Great Graphic: U.S.-Russian Trade

The US reported a June trade deficit that was smaller than expected.  The $41.5 bln shortfall was the smallest since January.

Imports were off 1.2%, which is a bit unusual as the rebound in the US economy is traditionally associated with more imports. The may be some seasonal distortion.  It is the largest drop in imports since June 2013.
A full two-thirds of the decline in imports can be traced to two goods–autos/parts and cell phones.  Excluding oil, the trade deficit fell to $26.9 bln from $29.5 in May.  Petroleum imports fell to new three-year lows.
Exports edged up ever so slightly to almost $196 bln to a new record. Commercial aircraft, pharmaceuticals and chemical exports were strong.
The US, Canada, the EU and others have placed sanctions on Russia.  Yet Russia is more integrated into the world economy than the Soviet Union.  The commercial sanctions hurt both buyers and sellers.  The impact appears to gradually becoming evident.  German factory orders fell an unexpectedly sharp 3.2% in June and the Economics Ministry warned that the sanctions dampen activity.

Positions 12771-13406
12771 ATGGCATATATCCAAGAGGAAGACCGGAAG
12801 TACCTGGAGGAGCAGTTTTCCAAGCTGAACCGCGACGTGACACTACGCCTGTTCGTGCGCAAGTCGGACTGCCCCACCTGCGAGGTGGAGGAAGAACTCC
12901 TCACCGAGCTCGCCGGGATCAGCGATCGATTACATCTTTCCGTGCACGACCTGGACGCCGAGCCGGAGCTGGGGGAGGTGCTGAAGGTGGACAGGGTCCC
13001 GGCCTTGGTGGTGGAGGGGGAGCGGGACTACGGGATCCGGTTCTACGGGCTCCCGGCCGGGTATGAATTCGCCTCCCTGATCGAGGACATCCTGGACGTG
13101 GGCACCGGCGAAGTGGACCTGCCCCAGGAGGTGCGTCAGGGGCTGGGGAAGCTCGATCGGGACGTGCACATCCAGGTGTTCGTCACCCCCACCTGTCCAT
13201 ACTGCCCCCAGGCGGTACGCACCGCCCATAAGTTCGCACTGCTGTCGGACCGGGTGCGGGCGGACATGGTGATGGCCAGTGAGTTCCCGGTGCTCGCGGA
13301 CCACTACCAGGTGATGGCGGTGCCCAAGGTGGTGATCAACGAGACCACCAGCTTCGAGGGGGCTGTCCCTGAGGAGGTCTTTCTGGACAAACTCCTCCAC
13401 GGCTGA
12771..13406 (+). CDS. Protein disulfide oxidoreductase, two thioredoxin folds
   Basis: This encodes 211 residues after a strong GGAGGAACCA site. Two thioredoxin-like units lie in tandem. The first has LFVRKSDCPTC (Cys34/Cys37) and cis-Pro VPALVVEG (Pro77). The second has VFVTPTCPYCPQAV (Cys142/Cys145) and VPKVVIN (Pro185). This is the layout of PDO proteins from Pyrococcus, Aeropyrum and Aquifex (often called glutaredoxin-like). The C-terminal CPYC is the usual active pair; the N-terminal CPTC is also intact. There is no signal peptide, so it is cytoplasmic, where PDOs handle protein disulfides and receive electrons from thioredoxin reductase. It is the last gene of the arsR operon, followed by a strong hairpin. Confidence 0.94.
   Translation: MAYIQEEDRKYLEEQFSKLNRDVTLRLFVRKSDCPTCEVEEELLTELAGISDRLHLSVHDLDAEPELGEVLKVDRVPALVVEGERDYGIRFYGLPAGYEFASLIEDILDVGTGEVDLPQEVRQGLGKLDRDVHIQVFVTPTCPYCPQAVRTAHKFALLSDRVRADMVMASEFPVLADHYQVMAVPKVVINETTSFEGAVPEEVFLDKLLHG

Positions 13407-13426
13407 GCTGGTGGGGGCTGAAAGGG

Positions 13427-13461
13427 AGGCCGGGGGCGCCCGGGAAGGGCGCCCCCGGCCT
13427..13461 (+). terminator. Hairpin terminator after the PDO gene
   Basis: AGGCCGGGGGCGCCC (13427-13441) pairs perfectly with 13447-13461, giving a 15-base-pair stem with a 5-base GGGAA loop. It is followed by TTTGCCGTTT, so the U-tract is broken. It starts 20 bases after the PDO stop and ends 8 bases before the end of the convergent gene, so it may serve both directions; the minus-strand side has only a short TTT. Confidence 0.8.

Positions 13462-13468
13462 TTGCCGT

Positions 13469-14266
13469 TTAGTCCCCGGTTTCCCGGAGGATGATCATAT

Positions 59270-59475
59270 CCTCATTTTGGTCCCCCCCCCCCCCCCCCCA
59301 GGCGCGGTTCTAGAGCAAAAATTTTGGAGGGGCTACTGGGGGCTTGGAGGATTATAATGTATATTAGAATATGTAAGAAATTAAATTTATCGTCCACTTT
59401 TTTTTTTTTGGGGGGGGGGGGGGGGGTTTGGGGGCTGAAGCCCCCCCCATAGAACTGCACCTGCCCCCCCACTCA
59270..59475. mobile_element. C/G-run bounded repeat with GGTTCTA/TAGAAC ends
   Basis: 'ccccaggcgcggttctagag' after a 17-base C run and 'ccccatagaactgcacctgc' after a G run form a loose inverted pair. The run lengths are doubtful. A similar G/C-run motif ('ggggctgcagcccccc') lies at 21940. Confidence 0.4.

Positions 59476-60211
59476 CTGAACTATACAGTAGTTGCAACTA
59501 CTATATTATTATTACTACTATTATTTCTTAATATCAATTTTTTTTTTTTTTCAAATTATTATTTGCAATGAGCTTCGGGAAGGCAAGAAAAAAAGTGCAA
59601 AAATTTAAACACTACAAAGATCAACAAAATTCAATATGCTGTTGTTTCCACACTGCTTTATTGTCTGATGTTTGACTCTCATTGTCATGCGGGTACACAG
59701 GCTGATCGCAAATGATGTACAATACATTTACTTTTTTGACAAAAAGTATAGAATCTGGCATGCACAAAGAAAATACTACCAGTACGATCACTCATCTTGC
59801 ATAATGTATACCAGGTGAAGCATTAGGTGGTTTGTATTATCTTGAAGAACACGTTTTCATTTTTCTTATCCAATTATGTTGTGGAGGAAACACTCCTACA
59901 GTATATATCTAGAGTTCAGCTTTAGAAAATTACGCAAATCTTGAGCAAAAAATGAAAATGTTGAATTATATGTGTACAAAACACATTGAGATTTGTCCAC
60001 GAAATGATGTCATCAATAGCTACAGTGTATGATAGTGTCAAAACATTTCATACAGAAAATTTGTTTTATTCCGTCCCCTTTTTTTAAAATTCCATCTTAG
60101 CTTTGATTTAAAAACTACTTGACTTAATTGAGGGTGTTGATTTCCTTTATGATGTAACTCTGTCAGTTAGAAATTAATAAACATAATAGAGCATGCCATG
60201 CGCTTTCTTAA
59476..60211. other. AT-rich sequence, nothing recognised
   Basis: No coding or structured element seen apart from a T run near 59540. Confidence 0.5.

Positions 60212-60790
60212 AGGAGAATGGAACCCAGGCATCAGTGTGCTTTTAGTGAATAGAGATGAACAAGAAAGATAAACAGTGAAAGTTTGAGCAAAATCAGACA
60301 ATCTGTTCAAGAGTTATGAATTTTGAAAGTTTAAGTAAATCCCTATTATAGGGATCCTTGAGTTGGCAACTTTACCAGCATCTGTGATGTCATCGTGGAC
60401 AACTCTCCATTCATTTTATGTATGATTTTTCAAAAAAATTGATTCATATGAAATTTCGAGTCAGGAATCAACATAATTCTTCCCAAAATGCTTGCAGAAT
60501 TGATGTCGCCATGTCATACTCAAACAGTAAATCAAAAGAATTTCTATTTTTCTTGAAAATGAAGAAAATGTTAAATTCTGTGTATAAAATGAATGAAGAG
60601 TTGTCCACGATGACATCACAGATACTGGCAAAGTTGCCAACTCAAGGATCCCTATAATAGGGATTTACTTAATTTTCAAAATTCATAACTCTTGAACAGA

This Great Graphic, which draws from the official US government data, was posted in theWall Street Journal by Ian Talley.  It depicts the change in US imports and exports from Russia over the past year. 
Exports to Russia fell 34% in June from May. They now stand at the lowest since last June.  Imports fell 10% to extend the declining streak a third month.  Ironically, the decline in imports and exports resulted in the US recording a larger trade deficit with Russia ($1.133 bln vs $904 bln in May).  That said, the Q2 bilateral deficit was about $121 mln smaller than the Q1 deficit and a little more than 25% smaller than the Q2 13 bilateral deficit.
We have been generally sympathetic toward the sanction response, and recognize it to be among the strongest responses to Russian actions since the Berlin Blockade in the 1940s.  However, we have also recognized a sanction regime would not get Russia to withdraw from Crimea, and that the impact would be seen only over time.  Therefore, we are hesitant to read too much into the recent trade figures.
In addition, we note that the bilateral trade figures move around and may not be seasonally adjusted. Imports from Russia fell in Q4 2013 by nearly as much as they have fallen in Q2 2014.  We similarly caution against over interpreting one month decline in exports to Russia, which had been rising in April and May.  Still, over time, this is the direction that both time series should move, especially given Russia’s counter-sanctions.

This piece is cross-posted from Marc to Market with permission.